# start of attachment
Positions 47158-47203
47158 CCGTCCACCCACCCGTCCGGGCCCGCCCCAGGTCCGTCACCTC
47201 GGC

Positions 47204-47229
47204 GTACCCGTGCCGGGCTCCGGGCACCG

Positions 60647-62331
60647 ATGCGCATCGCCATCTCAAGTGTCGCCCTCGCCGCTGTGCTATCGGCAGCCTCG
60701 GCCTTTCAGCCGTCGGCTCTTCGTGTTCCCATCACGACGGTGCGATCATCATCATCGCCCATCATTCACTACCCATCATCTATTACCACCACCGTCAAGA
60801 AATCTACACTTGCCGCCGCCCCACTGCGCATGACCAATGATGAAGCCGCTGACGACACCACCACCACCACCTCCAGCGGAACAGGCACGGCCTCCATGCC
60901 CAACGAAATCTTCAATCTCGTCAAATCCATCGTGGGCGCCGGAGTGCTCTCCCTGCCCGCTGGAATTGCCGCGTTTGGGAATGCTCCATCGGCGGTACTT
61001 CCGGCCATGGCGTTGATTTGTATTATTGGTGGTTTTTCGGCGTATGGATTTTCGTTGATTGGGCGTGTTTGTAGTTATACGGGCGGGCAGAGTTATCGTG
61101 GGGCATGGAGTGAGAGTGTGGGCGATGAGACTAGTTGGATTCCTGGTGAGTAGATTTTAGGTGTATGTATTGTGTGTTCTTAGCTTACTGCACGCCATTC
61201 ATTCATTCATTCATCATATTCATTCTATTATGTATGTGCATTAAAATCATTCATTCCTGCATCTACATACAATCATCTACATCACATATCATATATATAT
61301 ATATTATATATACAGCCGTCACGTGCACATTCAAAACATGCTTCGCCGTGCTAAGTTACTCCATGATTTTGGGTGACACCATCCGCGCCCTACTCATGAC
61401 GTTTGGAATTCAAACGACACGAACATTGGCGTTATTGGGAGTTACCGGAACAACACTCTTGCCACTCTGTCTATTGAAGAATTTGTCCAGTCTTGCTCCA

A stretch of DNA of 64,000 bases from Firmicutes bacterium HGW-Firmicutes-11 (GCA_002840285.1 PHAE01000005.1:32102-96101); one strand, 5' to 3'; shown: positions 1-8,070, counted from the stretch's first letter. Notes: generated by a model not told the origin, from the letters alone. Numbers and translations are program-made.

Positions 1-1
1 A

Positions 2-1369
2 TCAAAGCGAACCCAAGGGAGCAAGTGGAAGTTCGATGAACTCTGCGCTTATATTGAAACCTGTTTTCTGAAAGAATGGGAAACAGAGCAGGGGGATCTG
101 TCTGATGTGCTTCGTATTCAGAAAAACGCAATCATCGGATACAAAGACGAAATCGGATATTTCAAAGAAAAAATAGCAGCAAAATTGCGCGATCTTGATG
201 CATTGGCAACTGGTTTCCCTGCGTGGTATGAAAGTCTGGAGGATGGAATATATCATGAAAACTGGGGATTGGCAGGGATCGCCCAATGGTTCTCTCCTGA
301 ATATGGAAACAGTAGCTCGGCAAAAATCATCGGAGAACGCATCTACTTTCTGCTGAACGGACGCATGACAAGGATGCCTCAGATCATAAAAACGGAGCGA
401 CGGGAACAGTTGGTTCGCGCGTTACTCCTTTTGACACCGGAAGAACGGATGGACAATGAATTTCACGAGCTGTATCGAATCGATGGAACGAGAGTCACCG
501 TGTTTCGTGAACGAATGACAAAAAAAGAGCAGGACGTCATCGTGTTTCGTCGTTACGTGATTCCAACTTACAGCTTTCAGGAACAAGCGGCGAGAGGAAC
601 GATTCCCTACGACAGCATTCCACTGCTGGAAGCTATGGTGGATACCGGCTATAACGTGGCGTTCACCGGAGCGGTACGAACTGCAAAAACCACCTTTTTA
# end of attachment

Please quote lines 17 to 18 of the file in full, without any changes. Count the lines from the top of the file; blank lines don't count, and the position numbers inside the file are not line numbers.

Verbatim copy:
Positions 1-1
1 A